I admit that I really had no idea how much my world would change when I first heard the words, “It’s a girl!” In the thirteen years since, I have had some great parenting moments, and some that I never thought I'd utter out loud, let alone BLOG about. Like the time I stuck my finger down my two-year-old's throat trying to get her to throw up the cough syrup she drank from the bottle. (Those caps aren't as child-safe as they seem.) Poor thing wet herself right there standing in her Cinderella dress and her red-ruby slippers. Proud mommy moment...not so much. Or when I was too tired to go upstairs when my son asked for his blanket, (let's face it, when they're tiny people all we do is go up and down those damn stairs!) so I sent him. It only took him two minutes to make his way back downstairs with his blanket and a wry smile. (That's never a good sign.) Apparently, while on his assignment, he found a marble, a dime and a Barbie shoe. They were ALL in his mouth. I may as well have given him some whole grapes or a hot dog!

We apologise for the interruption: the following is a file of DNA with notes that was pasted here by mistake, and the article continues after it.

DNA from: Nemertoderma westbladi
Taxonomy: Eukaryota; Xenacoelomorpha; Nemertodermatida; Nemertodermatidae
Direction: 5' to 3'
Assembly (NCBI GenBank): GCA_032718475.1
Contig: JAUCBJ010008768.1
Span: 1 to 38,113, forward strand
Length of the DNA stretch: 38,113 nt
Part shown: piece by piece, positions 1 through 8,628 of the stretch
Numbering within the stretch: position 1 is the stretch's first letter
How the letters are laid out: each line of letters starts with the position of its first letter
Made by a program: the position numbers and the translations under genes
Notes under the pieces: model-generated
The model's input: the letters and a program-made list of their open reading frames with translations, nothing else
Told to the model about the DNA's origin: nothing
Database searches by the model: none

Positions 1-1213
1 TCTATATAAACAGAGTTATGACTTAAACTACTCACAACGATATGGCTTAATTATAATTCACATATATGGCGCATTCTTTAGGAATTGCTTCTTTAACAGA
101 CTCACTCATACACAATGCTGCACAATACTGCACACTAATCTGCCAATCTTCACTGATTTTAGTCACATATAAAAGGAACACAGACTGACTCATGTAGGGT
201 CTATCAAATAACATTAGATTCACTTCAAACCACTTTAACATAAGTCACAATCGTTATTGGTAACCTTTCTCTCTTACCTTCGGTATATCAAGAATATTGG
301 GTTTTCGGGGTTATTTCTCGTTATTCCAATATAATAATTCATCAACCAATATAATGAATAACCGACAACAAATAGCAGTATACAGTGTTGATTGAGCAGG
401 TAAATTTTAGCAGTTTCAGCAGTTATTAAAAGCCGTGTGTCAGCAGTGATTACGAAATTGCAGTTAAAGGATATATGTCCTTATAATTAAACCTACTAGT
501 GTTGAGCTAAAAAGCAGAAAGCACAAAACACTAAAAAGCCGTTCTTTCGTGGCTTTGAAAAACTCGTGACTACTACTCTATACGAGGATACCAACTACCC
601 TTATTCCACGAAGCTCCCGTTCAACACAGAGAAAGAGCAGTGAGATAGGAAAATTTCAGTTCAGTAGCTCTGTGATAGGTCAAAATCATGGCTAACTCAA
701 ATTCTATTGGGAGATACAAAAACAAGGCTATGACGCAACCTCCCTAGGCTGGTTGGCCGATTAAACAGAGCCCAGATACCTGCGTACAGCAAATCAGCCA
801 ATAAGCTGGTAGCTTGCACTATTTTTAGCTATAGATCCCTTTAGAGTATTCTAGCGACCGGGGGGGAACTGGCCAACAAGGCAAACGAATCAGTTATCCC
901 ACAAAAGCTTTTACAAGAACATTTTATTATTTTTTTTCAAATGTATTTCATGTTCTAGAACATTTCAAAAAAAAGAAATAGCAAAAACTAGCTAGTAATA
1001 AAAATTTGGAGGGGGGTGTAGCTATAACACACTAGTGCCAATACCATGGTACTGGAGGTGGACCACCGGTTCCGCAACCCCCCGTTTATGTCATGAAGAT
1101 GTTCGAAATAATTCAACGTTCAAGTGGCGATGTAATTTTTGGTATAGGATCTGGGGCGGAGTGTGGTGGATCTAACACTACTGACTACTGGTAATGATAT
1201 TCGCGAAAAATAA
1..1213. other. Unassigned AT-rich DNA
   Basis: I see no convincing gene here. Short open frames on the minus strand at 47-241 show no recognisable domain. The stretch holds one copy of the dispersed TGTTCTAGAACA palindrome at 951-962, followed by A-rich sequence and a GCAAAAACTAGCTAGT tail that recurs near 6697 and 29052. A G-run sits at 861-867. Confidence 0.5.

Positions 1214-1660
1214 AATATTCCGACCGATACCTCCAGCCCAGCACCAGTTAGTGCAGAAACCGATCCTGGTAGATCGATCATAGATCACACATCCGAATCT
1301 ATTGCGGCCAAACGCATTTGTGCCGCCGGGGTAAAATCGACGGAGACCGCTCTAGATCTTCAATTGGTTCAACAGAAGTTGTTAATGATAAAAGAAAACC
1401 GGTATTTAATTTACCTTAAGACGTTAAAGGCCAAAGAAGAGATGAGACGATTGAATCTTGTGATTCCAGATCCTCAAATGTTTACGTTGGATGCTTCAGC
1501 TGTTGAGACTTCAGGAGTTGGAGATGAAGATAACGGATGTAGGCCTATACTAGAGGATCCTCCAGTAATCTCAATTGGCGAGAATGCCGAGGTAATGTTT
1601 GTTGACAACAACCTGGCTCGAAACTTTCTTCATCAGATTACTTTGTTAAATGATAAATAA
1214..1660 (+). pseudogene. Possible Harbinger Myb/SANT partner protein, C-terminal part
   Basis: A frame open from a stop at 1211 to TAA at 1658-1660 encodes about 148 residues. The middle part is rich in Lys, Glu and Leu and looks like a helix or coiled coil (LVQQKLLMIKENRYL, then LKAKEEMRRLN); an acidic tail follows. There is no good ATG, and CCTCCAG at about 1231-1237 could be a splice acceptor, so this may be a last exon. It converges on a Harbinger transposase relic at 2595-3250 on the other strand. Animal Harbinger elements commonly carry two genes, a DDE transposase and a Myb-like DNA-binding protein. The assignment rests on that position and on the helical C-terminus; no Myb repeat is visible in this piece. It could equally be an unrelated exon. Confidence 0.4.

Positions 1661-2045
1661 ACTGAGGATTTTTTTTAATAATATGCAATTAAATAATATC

Of course there are many things I'm proud of too. I love that my kids like to talk to me and tell me their secrets and worries and hopes. They ask questions, they trust me and they give me the chance to shape their hearts and souls. It's hard and rewarding work, mothering. And as they get older, it takes more composure and wisdom to answer their questions about things like friendships ("did you ever have friends who bullied you when you were a kid?") and peer pressure ("I feel like I'm the only one who doesn't have insert item of desire here") and sex ("can you do it just once to get the number of kids you want, or do you have to do it once for each kid?") Even when I have to "get back to them on that one," my heart warms at the mere fact that they asked me. And I couldn’t imagine a life more meaningful, challenging, fulfilling, sleep-depriving, amazing and harrowing than that of a mother (or father).